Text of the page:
Parental refusal of neonatal therapy a growing problem



Parents who refuse one indicated neonatal preventive therapy often refuse others even when the reasons are different, according to an update at the virtual Pediatric Hospital Medicine virtual. This finding indicates the value of preparing policies and strategies to guide parents to appropriate medical decisions in advance.

Ha N. Nguyen, MD, clinical instructor, division of pediatric hospital medicine, Stanford (Calif.) University

Dr. Ha N. Nguyen

“Elimination of nonmedical exceptions to vaccinations and intramuscular vitamin K made it into two of the AAP [American Academy of Pediatrics] top 10 public health resolutions, most likely because refusal rates are going up,” reported Ha N. Nguyen, MD, of the division of pediatric hospital medicine at Stanford (Calif.) University.

Importantly, state laws differ. For example, erythromycin ointment is mandated in neonates for prevention of gonococcal ophthalmia neonatorum in many states, including New York, where it can be administered without consent, according to Dr. Nguyen. Conversely, California does not mandate this preventive therapy even though the law does not offer medico-legal protection to providers if it is not given.

“There is a glaring gap in the way the [California] law was written,” said Dr. Nguyen, who used this as an example of why protocols and strategies to reduce risk of parental refusal of neonatal therapies should be informed by, and consistent with, state laws.

Because of the low levels of vitamin K in infants, the rate of bleeding within the first few months of life is nearly 2%, according to figures cited by Dr. Nguyen. It falls to less than 0.001% with administration of intramuscular vitamin K.

Families who refuse intramuscular vitamin K often state that they understand the risks, but data from a survey Dr. Nguyen cited found this is not necessarily true. In this survey, about two-thirds knew that bleeding was the risk, but less than 20% understood bleeding risks included intracranial hemorrhage, and less than 10% were aware that there was potential for a fatal outcome.

“This is a huge piece of the puzzle for counseling,” Dr. Nguyen said. “The discussion with parents should explicitly involve the explanation that the risks include brain bleeds and death.”

Although most infant bleeds attributed to low vitamin K stores are mucocutaneous or gastrointestinal, intracranial hemorrhage does occur, and these outcomes can be devastating. Up to 25% of infants who experience an intracranial hemorrhage die, while 60% of those who survive have some degree of neurodevelopmental impairment, according to Dr. Nguyen.

Oral vitamin K, which requires multiple doses, is not an appropriate substitute for the recommended single injection of the intramuscular formulation. The one study that compared intramuscular and oral vitamin K did not prove equivalence, and no oral vitamin K products have been approved by the Food and Drug Administration, Dr. Nguyen reported.

“We do know confidently that oral vitamin K does often result in poor adherence,” she said,

In a recent review article of parental vitamin K refusal, one of the most significant predictors of refusal of any recommended neonatal preventive treatment was refusal of another. According to data in that article, summarized by Dr. Nguyen, 68% of the parents who declined intramuscular vitamin K also declined erythromycin ointment, and more than 90% declined hepatitis B vaccine.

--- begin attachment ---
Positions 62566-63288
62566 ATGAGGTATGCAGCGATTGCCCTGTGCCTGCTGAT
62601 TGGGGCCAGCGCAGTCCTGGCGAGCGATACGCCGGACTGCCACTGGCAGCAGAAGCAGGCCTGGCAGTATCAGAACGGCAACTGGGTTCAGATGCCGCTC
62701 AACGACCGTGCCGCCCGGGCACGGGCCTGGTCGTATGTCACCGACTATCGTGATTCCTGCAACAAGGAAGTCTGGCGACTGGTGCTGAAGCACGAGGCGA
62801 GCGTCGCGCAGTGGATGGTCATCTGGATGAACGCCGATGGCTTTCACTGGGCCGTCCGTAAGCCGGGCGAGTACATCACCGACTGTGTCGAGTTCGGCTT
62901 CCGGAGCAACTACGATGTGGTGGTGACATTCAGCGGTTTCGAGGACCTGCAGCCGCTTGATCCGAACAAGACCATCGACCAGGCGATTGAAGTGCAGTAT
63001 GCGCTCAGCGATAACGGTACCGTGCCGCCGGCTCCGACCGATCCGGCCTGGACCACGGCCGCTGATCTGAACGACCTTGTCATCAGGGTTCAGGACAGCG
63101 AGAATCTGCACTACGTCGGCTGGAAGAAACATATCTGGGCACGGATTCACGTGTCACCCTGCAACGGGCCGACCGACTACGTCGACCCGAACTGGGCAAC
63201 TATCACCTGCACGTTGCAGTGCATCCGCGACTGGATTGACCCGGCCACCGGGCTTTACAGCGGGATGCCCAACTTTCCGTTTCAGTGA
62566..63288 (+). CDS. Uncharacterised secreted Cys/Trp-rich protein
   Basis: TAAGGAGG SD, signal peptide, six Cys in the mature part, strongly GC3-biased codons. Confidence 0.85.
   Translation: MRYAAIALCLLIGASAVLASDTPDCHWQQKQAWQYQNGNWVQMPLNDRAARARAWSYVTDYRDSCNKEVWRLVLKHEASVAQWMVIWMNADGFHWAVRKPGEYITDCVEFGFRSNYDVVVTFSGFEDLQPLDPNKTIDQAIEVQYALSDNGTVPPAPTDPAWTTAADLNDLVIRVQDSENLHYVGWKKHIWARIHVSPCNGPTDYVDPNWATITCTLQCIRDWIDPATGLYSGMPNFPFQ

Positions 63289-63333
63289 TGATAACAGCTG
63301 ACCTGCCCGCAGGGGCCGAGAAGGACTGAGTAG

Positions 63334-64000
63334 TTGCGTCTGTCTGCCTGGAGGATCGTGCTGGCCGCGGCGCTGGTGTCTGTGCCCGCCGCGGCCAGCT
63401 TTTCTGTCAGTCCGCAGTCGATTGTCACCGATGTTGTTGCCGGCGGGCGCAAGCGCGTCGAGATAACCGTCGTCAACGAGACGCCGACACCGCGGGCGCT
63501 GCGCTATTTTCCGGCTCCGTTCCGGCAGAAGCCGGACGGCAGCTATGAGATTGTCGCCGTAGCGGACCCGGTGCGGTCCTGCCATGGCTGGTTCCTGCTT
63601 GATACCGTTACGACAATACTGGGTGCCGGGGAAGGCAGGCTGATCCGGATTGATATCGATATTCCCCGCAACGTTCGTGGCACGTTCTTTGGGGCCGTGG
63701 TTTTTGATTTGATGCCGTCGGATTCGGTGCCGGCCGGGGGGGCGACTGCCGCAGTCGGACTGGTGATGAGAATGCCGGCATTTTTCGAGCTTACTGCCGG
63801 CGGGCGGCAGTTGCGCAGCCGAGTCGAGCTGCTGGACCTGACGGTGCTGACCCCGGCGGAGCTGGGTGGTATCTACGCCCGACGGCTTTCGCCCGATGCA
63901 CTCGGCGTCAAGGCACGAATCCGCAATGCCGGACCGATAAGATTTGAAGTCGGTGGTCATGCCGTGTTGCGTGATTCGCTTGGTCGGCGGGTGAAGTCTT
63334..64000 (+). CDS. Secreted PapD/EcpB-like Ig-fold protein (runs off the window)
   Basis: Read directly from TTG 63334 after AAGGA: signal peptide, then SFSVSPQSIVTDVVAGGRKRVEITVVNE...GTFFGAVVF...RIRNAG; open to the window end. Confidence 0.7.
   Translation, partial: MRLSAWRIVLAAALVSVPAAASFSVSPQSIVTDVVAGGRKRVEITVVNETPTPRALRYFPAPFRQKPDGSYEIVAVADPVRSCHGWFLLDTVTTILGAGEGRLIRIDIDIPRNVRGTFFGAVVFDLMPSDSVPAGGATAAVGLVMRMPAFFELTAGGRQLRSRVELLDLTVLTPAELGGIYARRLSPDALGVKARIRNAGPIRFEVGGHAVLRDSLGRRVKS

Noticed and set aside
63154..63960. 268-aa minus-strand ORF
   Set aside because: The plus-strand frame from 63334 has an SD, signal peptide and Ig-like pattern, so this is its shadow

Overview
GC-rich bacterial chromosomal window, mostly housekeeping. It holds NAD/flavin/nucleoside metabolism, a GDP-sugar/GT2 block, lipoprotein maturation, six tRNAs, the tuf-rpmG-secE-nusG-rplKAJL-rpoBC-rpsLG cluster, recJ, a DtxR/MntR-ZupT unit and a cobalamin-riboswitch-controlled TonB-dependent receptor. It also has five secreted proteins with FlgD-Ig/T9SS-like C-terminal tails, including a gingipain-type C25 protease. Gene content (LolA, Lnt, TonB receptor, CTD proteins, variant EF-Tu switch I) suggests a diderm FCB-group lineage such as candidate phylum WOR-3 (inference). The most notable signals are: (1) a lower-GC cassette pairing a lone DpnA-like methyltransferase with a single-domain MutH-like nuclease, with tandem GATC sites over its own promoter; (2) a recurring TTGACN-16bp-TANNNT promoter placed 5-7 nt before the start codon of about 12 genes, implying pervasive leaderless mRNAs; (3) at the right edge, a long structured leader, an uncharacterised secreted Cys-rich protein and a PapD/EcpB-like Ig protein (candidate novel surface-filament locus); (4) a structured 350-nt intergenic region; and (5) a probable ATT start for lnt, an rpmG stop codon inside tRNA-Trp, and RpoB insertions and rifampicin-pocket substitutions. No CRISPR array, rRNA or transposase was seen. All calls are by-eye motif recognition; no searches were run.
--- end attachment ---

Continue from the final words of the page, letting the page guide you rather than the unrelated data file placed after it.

Dr. Kim Horstman

“One reason that many parents refuse the hepatitis B vaccine is that they do not think their child is at risk,” explained Kimberly Horstman, MD, from Stanford University and John Muir Medical Center in Walnut Creek, Calif.

Yet hepatitis B virus (HBV) infection, which is asymptomatic, can be acquired from many sources, including nonfamily contacts, according to Dr. Horstman.

“The AAP supports universal hepatitis B vaccine within 24 hours of birth for all infants over 2,000 g at birth,” Dr. Horstman said. In those weighing less, the vaccine is recommended within the first month of life.

The risk of parental refusal for recommended neonatal preventive medicines is higher among those with more education and higher income relative to those with less, Dr. Nguyen said. Other predictors include older maternal age, private insurance, and delivery by a midwife or at a birthing center.

Many parents who refuse preventive neonatal medications do not fully grasp what risks they are accepting by avoiding a recommended medication, according to both Dr. Nguyen and Dr. Horstman. In some cases, the goal is to protect their child from the pain of a needlestick, even when the health consequences might include far more invasive and painful therapies if the child develops the disease the medication would have prevented.

In the case of intramuscular vitamin K, “we encourage a presumptive approach,” Dr. Nguyen said. Concerns can then be addressed only if the parents refuse.

For another strategy, Dr. Nguyen recommended counseling parents about the need and value of preventive therapies during pregnancy. She cited data suggesting that it is more difficult to change the minds of parents after delivery.

Echoing this approach in regard to HBV vaccine, Dr. Horstman suggested encouraging colleagues, including obstetricians and community pediatricians, to raise and address this topic during prenatal counseling. By preparing parents for the recommended medications in the prenatal period, concerns can be addressed in advance.

The health risks posed by parents who refuse recommended medications is recognized by the Centers for Disease Control and Prevention. Both Dr. Horstman and Dr. Nguyen said there are handouts from the CDC and the AAP to inform parents of the purpose and benefit of recommended preventive therapies, as well as to equip caregivers with facts for effective counseling.

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